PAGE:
HARRY: It depends on this effort. I feel filmmakers are waiting to see how I do with this movie before they approach me with something else.

PREVUE: Your movie career goals?

HARRY: To get more experience and use it. I´m a performer and this is a challenge for me.

PREVUE: How do you improve your acting ability?

HARRY: Working, observing, reading.

PREVUE: Are you in an acting class at the moment?

HARRY: No. I had some independent coaching, but I don´t know if I´d like to go to a class. It would be strange because other students would be put off being in a class with me. I´m really established, and that might intimidate some people.

PREVUE: Will you continue with your singing career and Blondie?

HARRY: We just finished touring with a new album. Chris and I also put together a big photo book on our travels that really gets behind the scenes with the band.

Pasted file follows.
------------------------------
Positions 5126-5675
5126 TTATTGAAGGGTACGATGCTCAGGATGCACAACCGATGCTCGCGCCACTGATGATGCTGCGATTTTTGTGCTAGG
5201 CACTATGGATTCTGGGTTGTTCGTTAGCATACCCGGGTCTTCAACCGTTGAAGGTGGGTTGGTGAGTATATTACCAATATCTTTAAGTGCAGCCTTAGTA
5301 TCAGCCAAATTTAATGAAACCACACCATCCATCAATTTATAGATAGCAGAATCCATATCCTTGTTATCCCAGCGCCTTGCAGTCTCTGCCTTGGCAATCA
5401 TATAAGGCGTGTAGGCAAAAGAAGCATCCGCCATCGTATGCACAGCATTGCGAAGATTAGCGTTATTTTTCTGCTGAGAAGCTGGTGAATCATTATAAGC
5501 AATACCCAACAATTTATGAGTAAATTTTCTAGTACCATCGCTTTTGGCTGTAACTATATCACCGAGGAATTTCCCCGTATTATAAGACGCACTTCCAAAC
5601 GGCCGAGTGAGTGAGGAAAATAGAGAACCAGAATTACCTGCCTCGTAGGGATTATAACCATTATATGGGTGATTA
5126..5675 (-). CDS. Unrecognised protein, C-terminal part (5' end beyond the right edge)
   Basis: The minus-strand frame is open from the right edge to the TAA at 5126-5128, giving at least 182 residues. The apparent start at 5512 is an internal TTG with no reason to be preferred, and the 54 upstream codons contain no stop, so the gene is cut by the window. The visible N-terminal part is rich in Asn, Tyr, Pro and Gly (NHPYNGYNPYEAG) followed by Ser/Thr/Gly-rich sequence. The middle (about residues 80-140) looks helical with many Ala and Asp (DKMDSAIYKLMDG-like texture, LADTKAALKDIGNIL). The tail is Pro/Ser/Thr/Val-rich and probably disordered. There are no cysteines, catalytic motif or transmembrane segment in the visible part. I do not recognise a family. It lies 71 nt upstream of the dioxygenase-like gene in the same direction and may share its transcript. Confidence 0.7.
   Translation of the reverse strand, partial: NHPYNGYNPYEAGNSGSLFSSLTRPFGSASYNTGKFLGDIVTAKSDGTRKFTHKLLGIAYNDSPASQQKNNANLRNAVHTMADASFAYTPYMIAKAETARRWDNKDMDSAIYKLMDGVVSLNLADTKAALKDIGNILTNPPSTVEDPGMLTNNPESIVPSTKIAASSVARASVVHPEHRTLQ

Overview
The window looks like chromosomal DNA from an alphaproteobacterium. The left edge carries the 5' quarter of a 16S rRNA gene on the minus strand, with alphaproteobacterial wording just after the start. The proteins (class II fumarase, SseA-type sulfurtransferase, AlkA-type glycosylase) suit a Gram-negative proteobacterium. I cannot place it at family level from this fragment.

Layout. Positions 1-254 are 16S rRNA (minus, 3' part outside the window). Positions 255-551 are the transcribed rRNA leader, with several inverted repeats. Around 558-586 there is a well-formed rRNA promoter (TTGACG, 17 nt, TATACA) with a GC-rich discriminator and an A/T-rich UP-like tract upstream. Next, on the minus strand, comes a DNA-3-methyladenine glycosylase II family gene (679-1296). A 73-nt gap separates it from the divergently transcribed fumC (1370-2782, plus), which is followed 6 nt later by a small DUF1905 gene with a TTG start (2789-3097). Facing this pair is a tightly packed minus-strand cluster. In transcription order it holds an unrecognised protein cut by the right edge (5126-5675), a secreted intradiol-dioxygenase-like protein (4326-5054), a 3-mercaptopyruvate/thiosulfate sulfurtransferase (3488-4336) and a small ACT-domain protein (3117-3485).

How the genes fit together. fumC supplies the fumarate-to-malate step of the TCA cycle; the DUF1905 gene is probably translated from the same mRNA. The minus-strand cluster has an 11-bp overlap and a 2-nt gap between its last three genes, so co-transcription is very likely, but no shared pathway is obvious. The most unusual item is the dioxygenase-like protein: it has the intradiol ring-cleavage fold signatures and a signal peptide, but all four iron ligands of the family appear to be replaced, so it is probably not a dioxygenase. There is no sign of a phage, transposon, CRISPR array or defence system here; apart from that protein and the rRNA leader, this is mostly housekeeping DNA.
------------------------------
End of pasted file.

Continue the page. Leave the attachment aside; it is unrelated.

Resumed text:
PREVUE: When are you going back into the studio?

HARRY: I don´t know. Probably in the next few months.

PREVUE: Will you do another solo album?

HARRY: Things are up in the air on that project.

PREVUE: How about another video album?

HARRY: I´m really interested in that. I´ve been studying what´s happening on video, and I think it´s very important to the music business, especially since touring is getting a bit too expensive. I´m planning to be very definitely involved with video in whatever I do next. Did you see the videos that went with the Kookoo album?

PREVUE: The Giger collaborations? They were terrific!

HARRY: Yeah, it´s an obvious way to go. Seems to be the direction the industry´s moving toward, anyway.

PREVUE: Your responsible for popularizing musical trends. What do you predict for the future?

HARRY: Chant-rock is very interesting. Michael Jackson´s is sort of like that. I think much of today´s music is based on Talking Heads´ and Devo´s treatments.

PREVUE: Will music continue along New Wave lines?

HARRY: Either that or back to a heavy metal-psychedelic thing.

PREVUE: Do you have a plan for yourself and Blondie?